I promised my friend Michelle I would update my blog. She became a mother a couple days ago, so I thought I’d write a few thoughts about motherhood. But instead of a “how to” piece (which would be a big joke coming from me), I want to write about something that has bothered me since giving birth four years ago: so-called “mommy wars.”
Making a human is an incredibly awesome and absurd thing to do. Our bodies can make humans… Humans, for the love.
For most of us, the process of growing a baby in a uterus is incredibly taxing, emotionally and physically. For most of us, childbirth is incredibly taxing, emotionally and physically. And for most of us, learning to be a caregiver once the baby arrives is incredibly taxing, emotionally and physically.
And by that point, our reserves are kind of spent.
Not only do our bodies go through a process of healing from the ridiculous (read: amazing) human-making process, our hormones take a nosedive, our sleep patterns are hugely disrupted and… most of all, we suddenly have these incredibly intense new emotions of responsibility and love (perhaps delayed, but eventual) for a tiny little human… a love that is so ferocious that it hurts in our bones. It’s a lot to process. We’re terrified, we’re overjoyed, we’re exhausted, we’re hysterical, we’re in love, we’re completely and utterly tired. In our bones.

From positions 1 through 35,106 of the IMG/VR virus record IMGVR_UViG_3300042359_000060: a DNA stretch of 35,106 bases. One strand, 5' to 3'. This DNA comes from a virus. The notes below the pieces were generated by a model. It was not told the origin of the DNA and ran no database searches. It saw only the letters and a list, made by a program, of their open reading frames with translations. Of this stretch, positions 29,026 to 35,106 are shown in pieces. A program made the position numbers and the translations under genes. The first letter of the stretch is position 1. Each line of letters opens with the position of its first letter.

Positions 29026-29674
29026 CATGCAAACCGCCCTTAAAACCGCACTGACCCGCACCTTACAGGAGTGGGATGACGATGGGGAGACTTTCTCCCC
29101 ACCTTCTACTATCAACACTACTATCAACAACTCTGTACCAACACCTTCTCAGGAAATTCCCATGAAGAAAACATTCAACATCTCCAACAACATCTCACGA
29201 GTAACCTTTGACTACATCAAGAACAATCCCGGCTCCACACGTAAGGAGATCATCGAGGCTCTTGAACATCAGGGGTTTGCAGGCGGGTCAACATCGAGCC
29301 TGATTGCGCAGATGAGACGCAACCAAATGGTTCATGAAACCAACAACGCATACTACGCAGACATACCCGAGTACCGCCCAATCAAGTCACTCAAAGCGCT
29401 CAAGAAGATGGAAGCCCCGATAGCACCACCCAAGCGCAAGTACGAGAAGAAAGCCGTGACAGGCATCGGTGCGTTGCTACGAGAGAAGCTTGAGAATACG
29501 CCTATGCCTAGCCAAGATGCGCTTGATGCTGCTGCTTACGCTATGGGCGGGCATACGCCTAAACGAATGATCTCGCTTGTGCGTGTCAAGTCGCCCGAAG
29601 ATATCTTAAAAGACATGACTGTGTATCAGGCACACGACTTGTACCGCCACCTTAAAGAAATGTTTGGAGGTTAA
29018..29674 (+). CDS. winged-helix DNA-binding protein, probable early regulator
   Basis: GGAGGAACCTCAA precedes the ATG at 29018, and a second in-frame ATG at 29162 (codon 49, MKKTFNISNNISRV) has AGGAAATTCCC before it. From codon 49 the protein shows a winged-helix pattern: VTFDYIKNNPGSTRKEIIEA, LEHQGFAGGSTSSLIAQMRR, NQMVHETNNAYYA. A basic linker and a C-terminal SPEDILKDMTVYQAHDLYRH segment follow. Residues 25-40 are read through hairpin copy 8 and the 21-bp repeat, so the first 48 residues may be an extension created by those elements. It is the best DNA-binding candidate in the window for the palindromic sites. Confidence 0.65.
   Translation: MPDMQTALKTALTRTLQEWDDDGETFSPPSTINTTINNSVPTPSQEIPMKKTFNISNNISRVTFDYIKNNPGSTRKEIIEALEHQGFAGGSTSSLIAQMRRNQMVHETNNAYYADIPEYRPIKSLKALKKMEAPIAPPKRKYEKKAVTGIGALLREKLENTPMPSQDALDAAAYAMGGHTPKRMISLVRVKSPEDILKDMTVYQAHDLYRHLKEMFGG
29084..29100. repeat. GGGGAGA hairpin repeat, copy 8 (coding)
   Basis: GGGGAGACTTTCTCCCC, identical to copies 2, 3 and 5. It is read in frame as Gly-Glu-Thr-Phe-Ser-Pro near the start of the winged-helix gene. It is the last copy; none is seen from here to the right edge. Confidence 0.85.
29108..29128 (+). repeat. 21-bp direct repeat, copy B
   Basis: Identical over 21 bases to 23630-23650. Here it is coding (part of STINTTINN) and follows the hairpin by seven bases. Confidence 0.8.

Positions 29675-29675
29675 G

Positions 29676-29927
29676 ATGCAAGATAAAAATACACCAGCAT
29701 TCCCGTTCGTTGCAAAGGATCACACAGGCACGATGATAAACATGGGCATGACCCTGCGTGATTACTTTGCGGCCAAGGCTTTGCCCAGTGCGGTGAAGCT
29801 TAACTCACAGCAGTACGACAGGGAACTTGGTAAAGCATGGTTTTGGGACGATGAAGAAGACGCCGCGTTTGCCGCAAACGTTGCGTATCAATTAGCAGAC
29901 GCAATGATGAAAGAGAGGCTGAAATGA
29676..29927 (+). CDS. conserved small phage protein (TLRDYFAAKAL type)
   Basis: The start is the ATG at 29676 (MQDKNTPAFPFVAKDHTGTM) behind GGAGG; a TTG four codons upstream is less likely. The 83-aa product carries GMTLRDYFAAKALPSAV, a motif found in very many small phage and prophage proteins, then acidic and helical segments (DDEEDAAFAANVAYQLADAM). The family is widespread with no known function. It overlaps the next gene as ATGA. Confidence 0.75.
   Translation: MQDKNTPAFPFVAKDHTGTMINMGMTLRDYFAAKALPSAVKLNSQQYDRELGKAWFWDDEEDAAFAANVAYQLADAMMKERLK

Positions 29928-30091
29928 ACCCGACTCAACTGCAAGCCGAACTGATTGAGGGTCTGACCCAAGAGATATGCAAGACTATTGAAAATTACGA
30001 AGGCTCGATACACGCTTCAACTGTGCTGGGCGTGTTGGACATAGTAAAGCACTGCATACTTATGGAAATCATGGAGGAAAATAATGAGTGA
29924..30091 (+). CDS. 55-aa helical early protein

And we’re raw. Our emotions are all over the place – one minute we’re deliriously happy, another minute we’re deliriously terrified (note that we’re always delirious), but every emotion we feel is deep and raw and exposed. Others’ words, even when completely innocuous, can feel so abrasive and attacking. And others’ words are not always innocuous.
“Mommy wars” are ubiquitous in conversation and on social media sites. People have opinions about so many things, and conversations can get kind of nasty. It’s dumb. Most people are intelligent enough to make good decisions for their families – we don’t need to be bombarded with unsolicited advice and passive-aggressive memes filling our newsfeeds.
It starts early. I love giving birth in hospitals and I *really* love getting epidurals, but I LOVE reading about my friends’ natural births, water births, hypnobirths, home births, and all manner of births. Implying that home-birth mothers are reckless is as insulting as implying that epidural-birth mothers are uneducated about childbirth.
The question of whether to feed a baby breast milk or baby milk is a frequent topic of a couple internet forums in which I participate. I was hell-bent on breastfeeding both of my girls,and the way things are going, I’m currently on track to nurse Lily full time until she gets her driver’s license. Chances are good that if I have another baby, I’ll breastfeed that one as well. That’s what works for us – it’s free, I enjoy it, it’s an easy way to comfort my babies and toddlers, and it’s nutritious. However, a recent matched sibling-study has shown that a lot of previous studies showing the benefits of breastfeeding were likely due to social stratification rather than breastfeeding per se. This study showed that with the exception of a small difference in asthma occurrence, there were almost no long-term differences in health, parental attachment, or intelligence between children who were fed breast milk and those who were fed formula. I think the results are awesome, and I wish that shaming related to bottle vs. breast and would stop.